# Why Use This?

`for (int i = 0; i < n; i++) { // O(n)    for (int j = 0; j < n; j++) { // O(n), makes this whole loop O(n^2)    }}for (int i = 0; i < n; i++) { // O(n)}int i = 1; // O(1)i += 1; // O(1)i += 1; // O(1)return i; // O(1)`

# Big-O We prove f(n) is O(n³) by creating a function that eventually will be greater than or equal to every output of f(n). Note how at the end we only care about n³ and not 110. This is because given a large enough input, the 110 becomes irrelevant to how our function grows compared to the n³. We don’t always have to keep each term. Here we were able to drop the second term. Whatever terms we choose for g(n) is arbitrary, so long as it fulfills what we need. Notice how in here we proved f(n) is O(n²), not O(n).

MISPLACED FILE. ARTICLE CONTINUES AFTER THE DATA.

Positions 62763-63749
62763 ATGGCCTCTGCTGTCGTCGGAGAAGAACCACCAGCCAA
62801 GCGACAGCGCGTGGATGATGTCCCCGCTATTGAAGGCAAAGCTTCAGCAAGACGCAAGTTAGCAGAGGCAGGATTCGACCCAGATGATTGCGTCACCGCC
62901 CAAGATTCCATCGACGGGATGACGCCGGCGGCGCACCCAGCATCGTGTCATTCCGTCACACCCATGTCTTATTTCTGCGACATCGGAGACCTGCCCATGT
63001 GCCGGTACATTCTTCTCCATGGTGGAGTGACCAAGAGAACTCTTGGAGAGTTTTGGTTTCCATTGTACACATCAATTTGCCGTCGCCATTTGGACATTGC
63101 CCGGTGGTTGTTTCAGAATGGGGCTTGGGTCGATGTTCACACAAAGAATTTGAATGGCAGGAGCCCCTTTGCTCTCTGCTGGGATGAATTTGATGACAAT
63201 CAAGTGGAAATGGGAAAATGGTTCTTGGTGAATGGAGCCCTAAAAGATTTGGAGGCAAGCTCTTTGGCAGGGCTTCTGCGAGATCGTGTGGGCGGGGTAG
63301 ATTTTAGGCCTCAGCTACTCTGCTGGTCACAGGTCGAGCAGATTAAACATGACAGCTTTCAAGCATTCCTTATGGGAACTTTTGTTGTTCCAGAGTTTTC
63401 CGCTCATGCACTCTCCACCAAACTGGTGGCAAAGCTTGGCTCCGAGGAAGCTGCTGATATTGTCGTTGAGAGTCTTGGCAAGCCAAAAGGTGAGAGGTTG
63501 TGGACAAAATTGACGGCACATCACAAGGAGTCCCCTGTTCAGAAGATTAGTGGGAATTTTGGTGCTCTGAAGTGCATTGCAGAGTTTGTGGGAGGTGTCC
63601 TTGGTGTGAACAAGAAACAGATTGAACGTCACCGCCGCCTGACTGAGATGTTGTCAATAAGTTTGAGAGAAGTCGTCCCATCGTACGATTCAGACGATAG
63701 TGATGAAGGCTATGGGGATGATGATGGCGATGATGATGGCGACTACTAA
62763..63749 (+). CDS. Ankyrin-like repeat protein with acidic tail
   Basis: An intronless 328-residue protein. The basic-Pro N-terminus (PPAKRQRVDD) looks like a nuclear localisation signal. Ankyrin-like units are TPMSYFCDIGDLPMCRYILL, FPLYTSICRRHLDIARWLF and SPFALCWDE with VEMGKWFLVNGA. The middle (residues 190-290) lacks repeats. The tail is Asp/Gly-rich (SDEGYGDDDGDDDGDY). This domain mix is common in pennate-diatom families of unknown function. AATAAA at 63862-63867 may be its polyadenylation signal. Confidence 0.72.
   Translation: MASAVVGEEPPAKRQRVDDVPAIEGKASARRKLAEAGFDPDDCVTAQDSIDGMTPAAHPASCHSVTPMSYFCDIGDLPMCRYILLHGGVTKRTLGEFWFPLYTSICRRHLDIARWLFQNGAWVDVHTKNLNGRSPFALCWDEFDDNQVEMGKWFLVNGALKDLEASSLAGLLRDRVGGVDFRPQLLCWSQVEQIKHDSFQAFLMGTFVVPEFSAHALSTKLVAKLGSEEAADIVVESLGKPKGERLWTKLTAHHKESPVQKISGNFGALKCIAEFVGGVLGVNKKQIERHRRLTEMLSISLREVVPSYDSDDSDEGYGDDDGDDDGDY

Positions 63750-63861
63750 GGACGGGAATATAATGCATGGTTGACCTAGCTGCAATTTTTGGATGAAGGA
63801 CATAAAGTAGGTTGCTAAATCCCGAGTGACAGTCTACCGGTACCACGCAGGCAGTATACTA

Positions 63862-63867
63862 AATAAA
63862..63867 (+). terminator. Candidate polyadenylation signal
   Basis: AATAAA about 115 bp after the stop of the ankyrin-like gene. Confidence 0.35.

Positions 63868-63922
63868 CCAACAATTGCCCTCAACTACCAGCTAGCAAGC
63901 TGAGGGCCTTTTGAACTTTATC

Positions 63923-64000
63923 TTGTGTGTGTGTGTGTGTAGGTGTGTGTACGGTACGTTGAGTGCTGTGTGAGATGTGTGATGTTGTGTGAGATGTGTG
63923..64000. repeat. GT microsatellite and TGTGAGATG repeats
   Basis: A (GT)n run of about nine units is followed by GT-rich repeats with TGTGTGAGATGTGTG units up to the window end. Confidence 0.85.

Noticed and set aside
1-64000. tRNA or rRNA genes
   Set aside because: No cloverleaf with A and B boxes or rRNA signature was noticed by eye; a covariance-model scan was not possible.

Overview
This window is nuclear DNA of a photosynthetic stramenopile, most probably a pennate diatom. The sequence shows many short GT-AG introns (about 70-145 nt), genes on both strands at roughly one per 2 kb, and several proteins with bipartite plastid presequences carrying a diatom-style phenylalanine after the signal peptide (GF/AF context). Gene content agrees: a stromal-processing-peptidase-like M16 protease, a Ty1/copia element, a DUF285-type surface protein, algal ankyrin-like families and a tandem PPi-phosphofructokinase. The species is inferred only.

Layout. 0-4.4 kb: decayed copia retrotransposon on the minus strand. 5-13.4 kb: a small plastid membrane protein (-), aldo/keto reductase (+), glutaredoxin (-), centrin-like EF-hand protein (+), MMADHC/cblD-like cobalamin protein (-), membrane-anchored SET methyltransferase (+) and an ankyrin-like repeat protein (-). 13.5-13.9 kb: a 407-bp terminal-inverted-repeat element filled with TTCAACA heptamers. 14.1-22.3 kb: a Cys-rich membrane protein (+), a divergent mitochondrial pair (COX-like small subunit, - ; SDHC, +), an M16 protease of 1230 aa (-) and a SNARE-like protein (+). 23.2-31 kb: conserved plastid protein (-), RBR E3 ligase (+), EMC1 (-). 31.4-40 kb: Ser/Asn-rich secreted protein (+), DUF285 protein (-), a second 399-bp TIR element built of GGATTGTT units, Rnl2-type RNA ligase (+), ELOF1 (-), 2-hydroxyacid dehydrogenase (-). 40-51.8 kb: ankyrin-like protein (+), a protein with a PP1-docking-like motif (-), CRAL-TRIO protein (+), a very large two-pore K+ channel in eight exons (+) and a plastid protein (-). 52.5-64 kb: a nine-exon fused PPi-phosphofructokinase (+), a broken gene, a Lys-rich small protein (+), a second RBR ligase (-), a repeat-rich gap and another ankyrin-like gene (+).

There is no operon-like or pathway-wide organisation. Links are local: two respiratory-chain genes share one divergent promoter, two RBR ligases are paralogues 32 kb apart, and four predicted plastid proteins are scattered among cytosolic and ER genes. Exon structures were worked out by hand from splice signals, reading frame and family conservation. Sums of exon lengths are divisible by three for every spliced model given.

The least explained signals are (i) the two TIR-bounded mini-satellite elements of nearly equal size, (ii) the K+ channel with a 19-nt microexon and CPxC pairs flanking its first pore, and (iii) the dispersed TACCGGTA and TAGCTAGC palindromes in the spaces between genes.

# Big-Theta Since f(n) is shown to be bounded above and below by n³, we are able to show how on average, it will be n³.

# Further Examples Since both the Big-O and Big-Omega are the same, we can say f(n) is Θ(n) Remember some algebra rules. While we could say f(n) is O(log(n²)) (log(n²) is the same as 2log(n)), we could simplify further. Since f(n) is O(log(n)) and Ω(log(n)), we can also say f(n) is Θ(log(n))

Computer Science Major at the University of Central Florida.

## More from Jose Iciano

Computer Science Major at the University of Central Florida.